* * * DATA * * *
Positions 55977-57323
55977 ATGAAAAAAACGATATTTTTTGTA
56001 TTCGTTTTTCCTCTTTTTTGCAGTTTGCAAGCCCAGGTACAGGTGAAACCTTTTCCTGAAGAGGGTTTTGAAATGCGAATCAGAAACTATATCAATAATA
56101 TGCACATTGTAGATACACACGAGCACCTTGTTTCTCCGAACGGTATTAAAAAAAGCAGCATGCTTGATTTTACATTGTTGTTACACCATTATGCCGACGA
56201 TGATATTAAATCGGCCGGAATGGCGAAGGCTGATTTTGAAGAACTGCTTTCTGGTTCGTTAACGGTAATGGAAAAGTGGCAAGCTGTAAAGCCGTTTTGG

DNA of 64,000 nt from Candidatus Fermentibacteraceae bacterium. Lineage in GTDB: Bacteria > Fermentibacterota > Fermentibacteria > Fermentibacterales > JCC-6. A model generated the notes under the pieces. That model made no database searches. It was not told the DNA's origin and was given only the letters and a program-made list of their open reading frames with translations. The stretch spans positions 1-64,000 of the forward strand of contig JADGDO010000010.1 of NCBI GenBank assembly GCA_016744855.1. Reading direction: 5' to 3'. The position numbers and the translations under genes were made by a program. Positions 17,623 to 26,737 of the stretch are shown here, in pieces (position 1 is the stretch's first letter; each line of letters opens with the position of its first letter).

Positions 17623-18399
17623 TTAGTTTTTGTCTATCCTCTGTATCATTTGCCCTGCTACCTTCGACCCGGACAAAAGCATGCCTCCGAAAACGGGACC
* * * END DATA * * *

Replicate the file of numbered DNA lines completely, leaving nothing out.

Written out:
Positions 55977-57323
55977 ATGAAAAAAACGATATTTTTTGTA
56001 TTCGTTTTTCCTCTTTTTTGCAGTTTGCAAGCCCAGGTACAGGTGAAACCTTTTCCTGAAGAGGGTTTTGAAATGCGAATCAGAAACTATATCAATAATA
56101 TGCACATTGTAGATACACACGAGCACCTTGTTTCTCCGAACGGTATTAAAAAAAGCAGCATGCTTGATTTTACATTGTTGTTACACCATTATGCCGACGA
56201 TGATATTAAATCGGCCGGAATGGCGAAGGCTGATTTTGAAGAACTGCTTTCTGGTTCGTTAACGGTAATGGAAAAGTGGCAAGCTGTAAAGCCGTTTTGG

DNA of 64,000 nt from Candidatus Fermentibacteraceae bacterium. Lineage in GTDB: Bacteria > Fermentibacterota > Fermentibacteria > Fermentibacterales > JCC-6. A model generated the notes under the pieces. That model made no database searches. It was not told the DNA's origin and was given only the letters and a program-made list of their open reading frames with translations. The stretch spans positions 1-64,000 of the forward strand of contig JADGDO010000010.1 of NCBI GenBank assembly GCA_016744855.1. Reading direction: 5' to 3'. The position numbers and the translations under genes were made by a program. Positions 17,623 to 26,737 of the stretch are shown here, in pieces (position 1 is the stretch's first letter; each line of letters opens with the position of its first letter).

Positions 17623-18399
17623 TTAGTTTTTGTCTATCCTCTGTATCATTTGCCCTGCTACCTTCGACCCGGACAAAAGCATGCCTCCGAAAACGGGACC